Freelancer’s Questions: Where do I start as a freelance journalist?

Freelancer’s Question: What is the best way to find out if an online or offline magazine is interested in commissioning an article from me as a freelance journalist?

Answer, by freelance journalist ‘A’: E-mail is the quickest and most common approach; find the most relevant address you can. However if there’s time, a letter written directly to the editor of the section of the publication you envisage your article being published in is also advisable. This approach is favourable if you know the editor or publication is less Web-savvy and likely to prefer a more traditional communication. Phoning a busy editorial department to tell them about your big idea for their next edition is not likely to be well received, so save the calls for after you have made contact.

When you pitch your proposal, keep it short and sweet. Check your pitch for spelling and grammar and importantly make the subject line a must-read. Of course, the article you want to write should sound even more of a must–read, but don’t overload your pitch with detail, you just want to get the editor interested enough to say 'yes!'

Answer, by freelance journalist ‘B’: Phone is the best way to determine if a magazine will publish your article as an independent writer.

Answer, by freelance journalist ‘C’: I can only say what works for me. In the first instance - but after checking the magazine to see if it's likely they use freelancers by looking up contributor names on the internet - I send an email to the editor simply asking if they use freelances and include a short introduction.

More often than not there will be no reply; editors are busy people. So next, send your ideas in. Don't, what ever you do, write an article and send it in. Match ideas to the publication and send an email with an eye-catching title. Warning: it may take years for the editor to reply, so cast the net wide without pitching the same ideas to competing publications.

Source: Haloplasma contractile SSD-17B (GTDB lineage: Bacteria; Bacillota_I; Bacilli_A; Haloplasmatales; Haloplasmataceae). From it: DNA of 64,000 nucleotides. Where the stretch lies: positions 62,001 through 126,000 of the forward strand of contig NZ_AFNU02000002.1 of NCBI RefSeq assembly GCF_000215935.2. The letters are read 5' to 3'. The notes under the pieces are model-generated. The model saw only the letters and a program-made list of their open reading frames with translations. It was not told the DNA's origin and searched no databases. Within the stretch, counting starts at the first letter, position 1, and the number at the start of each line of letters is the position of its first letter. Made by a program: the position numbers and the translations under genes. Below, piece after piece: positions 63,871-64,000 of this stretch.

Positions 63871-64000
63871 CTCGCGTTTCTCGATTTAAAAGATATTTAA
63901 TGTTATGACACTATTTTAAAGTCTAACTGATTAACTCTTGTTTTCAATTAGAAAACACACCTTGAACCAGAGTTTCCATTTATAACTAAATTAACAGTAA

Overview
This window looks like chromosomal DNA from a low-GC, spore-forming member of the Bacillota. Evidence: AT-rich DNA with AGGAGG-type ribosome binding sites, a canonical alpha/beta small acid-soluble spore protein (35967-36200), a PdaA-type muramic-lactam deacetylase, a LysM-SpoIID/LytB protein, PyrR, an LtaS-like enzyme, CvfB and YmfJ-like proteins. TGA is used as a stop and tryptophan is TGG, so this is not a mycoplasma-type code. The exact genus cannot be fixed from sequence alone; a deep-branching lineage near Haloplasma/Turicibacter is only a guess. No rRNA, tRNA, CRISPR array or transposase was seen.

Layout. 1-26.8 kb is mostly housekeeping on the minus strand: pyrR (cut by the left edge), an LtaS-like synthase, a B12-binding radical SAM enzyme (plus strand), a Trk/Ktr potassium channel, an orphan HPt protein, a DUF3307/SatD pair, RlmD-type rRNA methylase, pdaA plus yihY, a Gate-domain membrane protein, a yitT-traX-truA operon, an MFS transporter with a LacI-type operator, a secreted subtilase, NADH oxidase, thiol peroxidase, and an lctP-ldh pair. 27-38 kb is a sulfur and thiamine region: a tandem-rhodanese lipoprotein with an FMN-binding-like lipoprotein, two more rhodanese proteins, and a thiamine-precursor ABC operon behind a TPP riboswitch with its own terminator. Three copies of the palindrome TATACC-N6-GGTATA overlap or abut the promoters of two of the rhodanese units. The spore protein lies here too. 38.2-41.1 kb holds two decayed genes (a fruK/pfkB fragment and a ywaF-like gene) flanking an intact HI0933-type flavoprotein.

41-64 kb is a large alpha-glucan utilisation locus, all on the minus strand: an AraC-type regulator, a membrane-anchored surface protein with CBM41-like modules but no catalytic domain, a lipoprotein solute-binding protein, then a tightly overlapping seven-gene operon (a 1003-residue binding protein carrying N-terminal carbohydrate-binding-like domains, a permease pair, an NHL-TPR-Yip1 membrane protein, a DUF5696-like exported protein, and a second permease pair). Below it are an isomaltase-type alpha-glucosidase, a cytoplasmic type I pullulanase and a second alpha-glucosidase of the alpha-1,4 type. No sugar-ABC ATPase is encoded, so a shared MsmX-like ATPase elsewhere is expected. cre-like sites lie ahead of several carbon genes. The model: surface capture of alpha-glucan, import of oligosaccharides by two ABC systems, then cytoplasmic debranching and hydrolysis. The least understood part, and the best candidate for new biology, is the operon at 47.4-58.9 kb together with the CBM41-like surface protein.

Freelancer’s Question: How should a freelance journalist pitch their ideas once contact is established? Should they wait and see if the editor has ideas of their own?

Answer, by freelance journalist ‘A’: Editors up and down the country are searching for good editorial ideas to fill their pages. This means the idea-generation falls to you. If editors have a certain lens on your focus they will normally let you know. Check the house–style of the publication to ensure it is aligned with the content and deliver of your proposals. Don’t overload editors with too much information, but do convince them why your article will make a valuable editorial in their next edition.

Answer, by freelance journalist ‘B’: Liaise and inter-relate with the editor in order to arrive at a consensus.

Answer, by freelance journalist ‘C’: Don't wait and see, send in your pitches. In my experience editors take my ideas first and then once I've delivered a few articles on time and on topic, they might begin to suggest ideas. After that it is still a matter of sending in pitches once in a while to keep your order books full. With new publications, it doesn't hurt to follow up a pitch with a phone call.

Freelancer’s Question : What is they key to having you work widely published as a freelance journalist?

Answer, by freelance journalist ‘A’: A growing network of people who know what you do for a living is how you maximise your opportunities. Regularly oil the contacts wheel so you keep ‘in the loop’ with everyone from PR officers and marketers, to journalists, competing publications and industry leaders and captains in your chosen field(s). Also keep in touch with potential clients, send them regular editorial ideas, and make sure your ideas are timely, tightly edited and targeted at their publication’s audience. Deliver on time, follow the brief and conclude each assignment by thanking your contributors, PR helpers and the commissioning editor.

Answer, by freelance journalist ‘B’: Persuade each editor that you are suitably qualified and able to do the piece.

Answer, by freelance journalist ‘C’: I think it's delivering on-time, in the style of the magazines and following the agreed brief. If you do that, then wide publication is a matter of time and persistence. Persist in contacting new editors with ideas and eventually they will turn to you.


Freelance journalist ‘A’ is Simon Moore, whose clients include websites in the IT, Engineering and Creative industries. He specialises in recruitment, tax, legal and freelance work issues.

Freelance journalist ‘B’ is Richard Willis, a history and education columnist whose clients include History Today, the Times Educational Supplement and the Middle East Times. He is a published authority on legal, military and educational issues.

Freelance journalist ‘C’ is William Knight, an IT-business journalist whose clients include the Financial Times, the Guardian, BBC Focus and The Designer. He specialises in software, security, testing and employment issues.


2nd July 2008

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